Chris Contreras will present “Drug Activity and Neighborhood Rates of Crime: A Spatiotemporal Examination” in Icon B at 5pm-6:15pm


Although Goldstein’s (1985) seminal piece on the drugs-crime nexus has been a mainstay in the drugs and crime literature, communities and crime studies in criminology have largely neglected and left under-theorized how drug activity and crime may be related across time and space. We build on the literature on the drugs-crime nexus in the following ways. Using Uniform Crime Reporting (UCR) Part I and Part II point incident data provided by the Miami-Dade Police Department, we estimate longitudinally the monthly and cumulative lagged impact that drug activity has on neighborhood crime at the block-level in Miami-Dade County, Florida. What’s more, we test the extent to which the violence produced in blocks with more drug activity spills over into adjacent blocks, implying a spatial diffusion process, which heretofore has been unexplored-and hence, untheorized-in prior literature on the drugs-crime nexus. Moreover, we assess whether the larger social context moderates the drugs-crime relationship. In light of our findings, implications and avenues for future research will be discussed.

Saturday, February 11th Presentations

Dr. Charis Kubrin will present “Are Immigration and Crime Related? A Meta-Analysis” in Icon B from 9:30am-10:45am.


Immigration is a vigorously debated public policy issue. Stripped of ideological differences, resolution to this debate seems simple: examine the body of scholarship on the relationship between immigration and crime and arrive at whatever logical conclusion the evidence supports. Yet, because there are notable differences in designs, results, and conclusions reported in prior immigration-crime studies, extracting a clear takeaway message from this body of research may not be so simple. This study seeks to cut through these noted differences with the goal of improving clarity and understanding of the immigration-crime relationship in macro-social units. Drawing from more than 50 studies and 500 effect-size estimates, meta-analytic methods are used to systematically and quantitatively assess the direction, magnitude, and variability in the immigration-crime relationship. Contrary to arguments suggesting that immigration leads to increased crime rates, results indicate that the overall average immigration-crime association is negative; but the association is very weak.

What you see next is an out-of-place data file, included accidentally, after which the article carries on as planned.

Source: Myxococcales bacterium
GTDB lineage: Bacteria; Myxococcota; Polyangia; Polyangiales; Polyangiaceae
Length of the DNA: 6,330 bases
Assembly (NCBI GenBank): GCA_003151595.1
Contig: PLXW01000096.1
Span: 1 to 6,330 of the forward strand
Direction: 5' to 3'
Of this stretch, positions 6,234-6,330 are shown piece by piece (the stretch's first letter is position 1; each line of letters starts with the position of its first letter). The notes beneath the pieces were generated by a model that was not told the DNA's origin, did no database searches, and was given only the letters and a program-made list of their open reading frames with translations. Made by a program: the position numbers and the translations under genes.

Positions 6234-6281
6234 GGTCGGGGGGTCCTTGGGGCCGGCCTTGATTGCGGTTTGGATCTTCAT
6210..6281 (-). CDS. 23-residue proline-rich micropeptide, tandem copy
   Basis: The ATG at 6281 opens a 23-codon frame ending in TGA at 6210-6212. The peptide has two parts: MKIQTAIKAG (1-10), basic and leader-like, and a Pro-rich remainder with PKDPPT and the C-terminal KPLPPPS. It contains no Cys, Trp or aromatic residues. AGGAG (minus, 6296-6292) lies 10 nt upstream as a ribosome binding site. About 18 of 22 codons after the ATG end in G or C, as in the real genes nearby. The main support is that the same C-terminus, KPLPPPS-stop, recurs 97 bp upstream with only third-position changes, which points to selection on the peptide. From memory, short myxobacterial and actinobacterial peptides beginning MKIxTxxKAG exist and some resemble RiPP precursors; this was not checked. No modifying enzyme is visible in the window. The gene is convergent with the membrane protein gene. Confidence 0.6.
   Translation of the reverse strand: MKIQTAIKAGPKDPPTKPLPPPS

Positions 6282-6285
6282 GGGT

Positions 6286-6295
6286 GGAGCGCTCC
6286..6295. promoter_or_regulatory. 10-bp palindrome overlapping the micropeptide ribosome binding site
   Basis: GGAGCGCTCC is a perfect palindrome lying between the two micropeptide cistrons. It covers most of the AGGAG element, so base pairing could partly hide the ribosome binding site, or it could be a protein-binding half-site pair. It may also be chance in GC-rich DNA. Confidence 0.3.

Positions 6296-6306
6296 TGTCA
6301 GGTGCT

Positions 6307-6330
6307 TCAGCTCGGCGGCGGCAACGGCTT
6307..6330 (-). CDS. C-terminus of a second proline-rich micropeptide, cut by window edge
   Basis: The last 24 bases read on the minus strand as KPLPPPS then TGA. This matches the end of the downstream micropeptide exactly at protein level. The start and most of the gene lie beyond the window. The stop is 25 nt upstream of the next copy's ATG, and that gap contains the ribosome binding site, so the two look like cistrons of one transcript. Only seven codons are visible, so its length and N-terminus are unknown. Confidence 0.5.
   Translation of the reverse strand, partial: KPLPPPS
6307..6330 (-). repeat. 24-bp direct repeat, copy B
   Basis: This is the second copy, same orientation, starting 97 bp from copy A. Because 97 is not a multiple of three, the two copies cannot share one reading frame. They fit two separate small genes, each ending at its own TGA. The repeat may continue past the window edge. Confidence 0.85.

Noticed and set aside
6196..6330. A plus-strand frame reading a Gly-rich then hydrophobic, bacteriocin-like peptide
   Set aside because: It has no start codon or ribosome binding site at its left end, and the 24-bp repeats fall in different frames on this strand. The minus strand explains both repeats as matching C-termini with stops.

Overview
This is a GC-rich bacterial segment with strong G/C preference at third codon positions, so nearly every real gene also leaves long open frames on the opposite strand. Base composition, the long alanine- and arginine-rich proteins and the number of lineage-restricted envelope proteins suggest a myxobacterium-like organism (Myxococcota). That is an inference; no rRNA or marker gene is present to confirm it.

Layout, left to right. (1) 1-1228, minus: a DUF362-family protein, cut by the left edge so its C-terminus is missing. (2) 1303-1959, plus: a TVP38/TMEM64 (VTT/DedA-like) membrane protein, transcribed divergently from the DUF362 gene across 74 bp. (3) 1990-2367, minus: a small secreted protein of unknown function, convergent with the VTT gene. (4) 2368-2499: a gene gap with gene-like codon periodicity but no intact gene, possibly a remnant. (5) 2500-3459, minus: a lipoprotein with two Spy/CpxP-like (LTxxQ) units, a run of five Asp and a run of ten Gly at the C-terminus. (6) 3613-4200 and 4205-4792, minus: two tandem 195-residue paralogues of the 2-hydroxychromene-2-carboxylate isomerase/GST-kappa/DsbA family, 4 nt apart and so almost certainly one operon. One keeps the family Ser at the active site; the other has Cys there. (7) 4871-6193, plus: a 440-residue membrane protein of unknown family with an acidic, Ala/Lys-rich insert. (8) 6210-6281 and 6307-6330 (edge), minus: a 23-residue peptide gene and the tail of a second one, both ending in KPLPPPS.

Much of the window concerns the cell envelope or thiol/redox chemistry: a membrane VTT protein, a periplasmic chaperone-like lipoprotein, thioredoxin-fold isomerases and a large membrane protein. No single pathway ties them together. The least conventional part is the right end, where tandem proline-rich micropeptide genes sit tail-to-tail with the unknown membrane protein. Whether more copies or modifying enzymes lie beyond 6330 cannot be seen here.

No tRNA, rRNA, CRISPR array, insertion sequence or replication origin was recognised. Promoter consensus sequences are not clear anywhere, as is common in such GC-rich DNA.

Rylan Simpson will present “Cops in California: Identifying, Describing and Interpreting Patterns in Department Typologies” in Icon B from 12:30pm-1:45pm


The present research utilizes annual data from six waves (1993, 1997, 2000, 2003, 2007 and 2013) of the Law Enforcement Management and Administrative Statistics (LEMAS) data series in order to trace the history of policing in Southern California. Using a combination of factor analysis, latent class analysis, and GIS, we identify typologies of police departments within the region (e.g., high/low community policing; high/low militancy; high/low officer diversity; etc.), and then trace the diffusion of these typologies across space and time. Our results reveal a number of temporal and spatial patterns of interest. We discuss these patterns with respect to both crime and public- police relations.

ILSSC UROP Fellows at UCI for 2016-2017

ILSSC is proud to recognize several undergraduate lab members who have been awarded Undergraduate Research Opportunities Program Fellows for the 2016-2017 academic year: Katelyn M. Seieroe, Daniel Schuman, Peng Li Su, & Jingwei Li for their proposed research project, “Measuring Enclave and Revitalization Characteristics of Koreatown, Los Angeles and the Consequences for Crime Concentration”; Sukayna Jaidi for her proposed research project, “Special Call (Peace): “Coming to America”: Exploring the Relationship between Immigration and Crime during the 20th and 21st Centuries”; & Kevin Pedraza for his proposed research project “An Exploratory Spatial-Temporal Study on Criminal Victimization in Dallas.”